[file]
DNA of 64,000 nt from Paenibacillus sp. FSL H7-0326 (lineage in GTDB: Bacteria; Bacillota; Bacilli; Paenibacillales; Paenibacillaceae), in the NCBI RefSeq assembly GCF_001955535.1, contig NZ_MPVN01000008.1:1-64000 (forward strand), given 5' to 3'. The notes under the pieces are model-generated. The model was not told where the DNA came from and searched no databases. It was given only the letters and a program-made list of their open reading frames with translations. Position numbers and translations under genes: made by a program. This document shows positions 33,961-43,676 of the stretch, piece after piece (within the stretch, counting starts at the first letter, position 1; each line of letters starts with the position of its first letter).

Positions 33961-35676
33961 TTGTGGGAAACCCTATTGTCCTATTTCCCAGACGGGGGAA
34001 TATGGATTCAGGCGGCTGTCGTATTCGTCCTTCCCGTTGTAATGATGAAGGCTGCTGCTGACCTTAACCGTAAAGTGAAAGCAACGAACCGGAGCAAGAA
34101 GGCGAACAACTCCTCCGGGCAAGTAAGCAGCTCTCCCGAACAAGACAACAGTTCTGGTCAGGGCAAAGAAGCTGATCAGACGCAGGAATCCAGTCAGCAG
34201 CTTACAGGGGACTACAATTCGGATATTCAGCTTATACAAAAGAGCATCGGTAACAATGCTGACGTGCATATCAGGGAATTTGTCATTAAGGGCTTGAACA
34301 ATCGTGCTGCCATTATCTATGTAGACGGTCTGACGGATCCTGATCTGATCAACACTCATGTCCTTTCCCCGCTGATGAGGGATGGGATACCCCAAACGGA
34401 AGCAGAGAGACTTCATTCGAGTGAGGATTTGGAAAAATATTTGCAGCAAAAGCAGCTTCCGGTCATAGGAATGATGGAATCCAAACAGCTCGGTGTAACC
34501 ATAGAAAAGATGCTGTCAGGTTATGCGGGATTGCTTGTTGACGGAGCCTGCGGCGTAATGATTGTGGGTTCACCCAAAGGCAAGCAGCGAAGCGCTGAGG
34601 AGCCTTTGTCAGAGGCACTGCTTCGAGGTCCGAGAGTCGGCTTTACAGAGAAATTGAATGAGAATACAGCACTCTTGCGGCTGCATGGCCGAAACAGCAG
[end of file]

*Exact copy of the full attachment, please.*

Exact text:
DNA of 64,000 nt from Paenibacillus sp. FSL H7-0326 (lineage in GTDB: Bacteria; Bacillota; Bacilli; Paenibacillales; Paenibacillaceae), in the NCBI RefSeq assembly GCF_001955535.1, contig NZ_MPVN01000008.1:1-64000 (forward strand), given 5' to 3'. The notes under the pieces are model-generated. The model was not told where the DNA came from and searched no databases. It was given only the letters and a program-made list of their open reading frames with translations. Position numbers and translations under genes: made by a program. This document shows positions 33,961-43,676 of the stretch, piece after piece (within the stretch, counting starts at the first letter, position 1; each line of letters starts with the position of its first letter).

Positions 33961-35676
33961 TTGTGGGAAACCCTATTGTCCTATTTCCCAGACGGGGGAA
34001 TATGGATTCAGGCGGCTGTCGTATTCGTCCTTCCCGTTGTAATGATGAAGGCTGCTGCTGACCTTAACCGTAAAGTGAAAGCAACGAACCGGAGCAAGAA
34101 GGCGAACAACTCCTCCGGGCAAGTAAGCAGCTCTCCCGAACAAGACAACAGTTCTGGTCAGGGCAAAGAAGCTGATCAGACGCAGGAATCCAGTCAGCAG
34201 CTTACAGGGGACTACAATTCGGATATTCAGCTTATACAAAAGAGCATCGGTAACAATGCTGACGTGCATATCAGGGAATTTGTCATTAAGGGCTTGAACA
34301 ATCGTGCTGCCATTATCTATGTAGACGGTCTGACGGATCCTGATCTGATCAACACTCATGTCCTTTCCCCGCTGATGAGGGATGGGATACCCCAAACGGA
34401 AGCAGAGAGACTTCATTCGAGTGAGGATTTGGAAAAATATTTGCAGCAAAAGCAGCTTCCGGTCATAGGAATGATGGAATCCAAACAGCTCGGTGTAACC
34501 ATAGAAAAGATGCTGTCAGGTTATGCGGGATTGCTTGTTGACGGAGCCTGCGGCGTAATGATTGTGGGTTCACCCAAAGGCAAGCAGCGAAGCGCTGAGG
34601 AGCCTTTGTCAGAGGCACTGCTTCGAGGTCCGAGAGTCGGCTTTACAGAGAAATTGAATGAGAATACAGCACTCTTGCGGCTGCATGGCCGAAACAGCAG